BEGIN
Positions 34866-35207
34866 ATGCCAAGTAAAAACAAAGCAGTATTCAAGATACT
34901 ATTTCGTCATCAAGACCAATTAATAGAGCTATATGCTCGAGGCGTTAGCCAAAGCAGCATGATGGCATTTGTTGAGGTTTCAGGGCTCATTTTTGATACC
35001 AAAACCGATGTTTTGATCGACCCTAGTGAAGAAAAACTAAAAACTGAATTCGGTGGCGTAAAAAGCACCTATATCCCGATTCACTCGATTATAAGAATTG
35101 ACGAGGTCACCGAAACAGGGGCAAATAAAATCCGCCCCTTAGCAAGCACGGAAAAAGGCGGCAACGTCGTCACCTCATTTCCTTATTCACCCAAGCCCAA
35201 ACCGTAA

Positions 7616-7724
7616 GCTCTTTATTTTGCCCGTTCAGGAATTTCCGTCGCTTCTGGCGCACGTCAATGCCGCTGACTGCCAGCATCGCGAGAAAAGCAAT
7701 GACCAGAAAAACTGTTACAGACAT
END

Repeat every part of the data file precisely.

Positions 34866-35207
34866 ATGCCAAGTAAAAACAAAGCAGTATTCAAGATACT
34901 ATTTCGTCATCAAGACCAATTAATAGAGCTATATGCTCGAGGCGTTAGCCAAAGCAGCATGATGGCATTTGTTGAGGTTTCAGGGCTCATTTTTGATACC
35001 AAAACCGATGTTTTGATCGACCCTAGTGAAGAAAAACTAAAAACTGAATTCGGTGGCGTAAAAAGCACCTATATCCCGATTCACTCGATTATAAGAATTG
35101 ACGAGGTCACCGAAACAGGGGCAAATAAAATCCGCCCCTTAGCAAGCACGGAAAAAGGCGGCAACGTCGTCACCTCATTTCCTTATTCACCCAAGCCCAA
35201 ACCGTAA

Positions 7616-7724
7616 GCTCTTTATTTTGCCCGTTCAGGAATTTCCGTCGCTTCTGGCGCACGTCAATGCCGCTGACTGCCAGCATCGCGAGAAAAGCAAT
7701 GACCAGAAAAACTGTTACAGACAT